Joseph Campbell identifies three characteristics of Myth that typify the effect they have on human beings and define their purpose.
The first is that they keep us from dying by reassuring us that all life comes from death and we must therefore feed on it to survive.
The second is that we must procreate, so that the species and, specifically, the tribe, can survive beyond us.
The third is to codify how we as a society should interact with other societies and their respective Myths.
The first two are obviously ways for the Myth itself to keep being told: both the individual and the society must persist in order to perpetuate the Myth in question. But the third is rather a reflection of the second on the Myth itself: the interaction of different societies is the main way Myths have to procreate.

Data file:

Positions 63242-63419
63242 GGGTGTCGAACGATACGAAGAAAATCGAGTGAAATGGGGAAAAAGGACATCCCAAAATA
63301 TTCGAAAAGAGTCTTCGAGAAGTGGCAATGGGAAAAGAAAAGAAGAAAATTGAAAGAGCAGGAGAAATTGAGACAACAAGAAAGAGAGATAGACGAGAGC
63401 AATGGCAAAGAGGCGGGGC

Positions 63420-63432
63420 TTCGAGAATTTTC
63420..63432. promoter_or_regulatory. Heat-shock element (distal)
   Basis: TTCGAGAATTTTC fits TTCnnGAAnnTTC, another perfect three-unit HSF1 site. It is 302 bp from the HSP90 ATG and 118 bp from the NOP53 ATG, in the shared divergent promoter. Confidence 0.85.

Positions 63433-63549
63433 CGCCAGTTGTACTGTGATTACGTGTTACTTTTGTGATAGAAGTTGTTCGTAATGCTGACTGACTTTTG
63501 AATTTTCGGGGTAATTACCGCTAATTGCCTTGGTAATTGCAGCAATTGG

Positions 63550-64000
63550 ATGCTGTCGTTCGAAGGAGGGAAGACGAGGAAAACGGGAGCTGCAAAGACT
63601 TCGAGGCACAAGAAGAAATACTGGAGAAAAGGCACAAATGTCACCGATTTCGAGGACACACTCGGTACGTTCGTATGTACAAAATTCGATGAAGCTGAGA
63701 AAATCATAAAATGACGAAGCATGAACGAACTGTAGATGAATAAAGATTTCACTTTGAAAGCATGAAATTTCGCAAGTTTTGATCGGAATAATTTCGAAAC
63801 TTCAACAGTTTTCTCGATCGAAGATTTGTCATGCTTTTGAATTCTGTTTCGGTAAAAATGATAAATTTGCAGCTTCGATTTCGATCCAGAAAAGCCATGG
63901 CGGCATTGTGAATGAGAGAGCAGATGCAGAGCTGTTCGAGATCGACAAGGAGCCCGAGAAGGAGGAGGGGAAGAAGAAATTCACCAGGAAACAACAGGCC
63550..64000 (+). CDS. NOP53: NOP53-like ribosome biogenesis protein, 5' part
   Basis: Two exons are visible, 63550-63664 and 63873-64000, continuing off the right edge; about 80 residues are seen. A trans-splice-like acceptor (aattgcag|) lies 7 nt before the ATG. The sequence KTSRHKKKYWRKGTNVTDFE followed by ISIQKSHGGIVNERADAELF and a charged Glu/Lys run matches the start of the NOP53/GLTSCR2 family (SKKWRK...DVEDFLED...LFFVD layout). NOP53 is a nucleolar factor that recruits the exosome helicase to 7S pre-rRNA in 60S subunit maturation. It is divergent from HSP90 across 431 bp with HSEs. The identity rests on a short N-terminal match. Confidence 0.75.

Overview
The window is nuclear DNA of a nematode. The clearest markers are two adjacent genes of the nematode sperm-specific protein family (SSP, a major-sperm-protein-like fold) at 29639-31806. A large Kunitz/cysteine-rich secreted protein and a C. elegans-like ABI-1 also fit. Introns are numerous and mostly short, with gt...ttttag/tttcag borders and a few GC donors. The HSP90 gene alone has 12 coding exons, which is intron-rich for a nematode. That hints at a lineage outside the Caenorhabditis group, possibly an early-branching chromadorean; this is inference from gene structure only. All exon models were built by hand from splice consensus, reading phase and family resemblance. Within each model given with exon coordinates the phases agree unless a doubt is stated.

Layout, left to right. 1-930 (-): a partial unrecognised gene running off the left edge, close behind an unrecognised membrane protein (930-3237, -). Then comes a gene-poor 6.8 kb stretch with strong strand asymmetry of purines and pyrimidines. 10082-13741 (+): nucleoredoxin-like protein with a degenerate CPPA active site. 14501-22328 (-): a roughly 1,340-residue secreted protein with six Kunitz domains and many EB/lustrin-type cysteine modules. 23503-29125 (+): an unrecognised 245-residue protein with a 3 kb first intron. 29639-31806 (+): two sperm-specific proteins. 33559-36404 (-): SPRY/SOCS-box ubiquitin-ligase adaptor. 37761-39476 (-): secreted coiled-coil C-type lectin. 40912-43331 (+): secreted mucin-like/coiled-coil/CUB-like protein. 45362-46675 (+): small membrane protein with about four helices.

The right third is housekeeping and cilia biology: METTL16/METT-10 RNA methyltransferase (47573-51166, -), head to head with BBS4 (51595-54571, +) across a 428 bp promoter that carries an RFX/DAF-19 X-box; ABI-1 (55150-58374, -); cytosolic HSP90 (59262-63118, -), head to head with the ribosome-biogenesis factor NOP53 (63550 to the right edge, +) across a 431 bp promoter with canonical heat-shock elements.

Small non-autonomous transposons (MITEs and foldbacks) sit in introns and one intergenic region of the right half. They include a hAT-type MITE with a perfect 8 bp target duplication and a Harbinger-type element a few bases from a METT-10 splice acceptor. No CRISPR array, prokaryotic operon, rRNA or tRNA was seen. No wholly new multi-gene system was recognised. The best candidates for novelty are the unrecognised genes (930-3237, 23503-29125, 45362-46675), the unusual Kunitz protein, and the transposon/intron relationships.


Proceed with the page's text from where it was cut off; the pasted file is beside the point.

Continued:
Myths are alive, by the way, in case you hadn’t noticed.
But the weird thing about this interaction is that it doesn’t specify how the Myths will interact with each other. Quality #1, above, is basically “Kill or be killed”, quality #2 is essentially “Make up and make love,” but quality #3 could go any which way. How do Myths interact with each other?
Sometimes they’re polite and unobtrusive, sometimes they’re social and amenable, but sometimes we find there are Myths who are cruel and sollipsistic, Myths who insist that they—and only they—are Truth. They preserve their immortality by refusing to procreate, as though, like Zeus, they remember how they killed their own father and refuse to have the same done to them.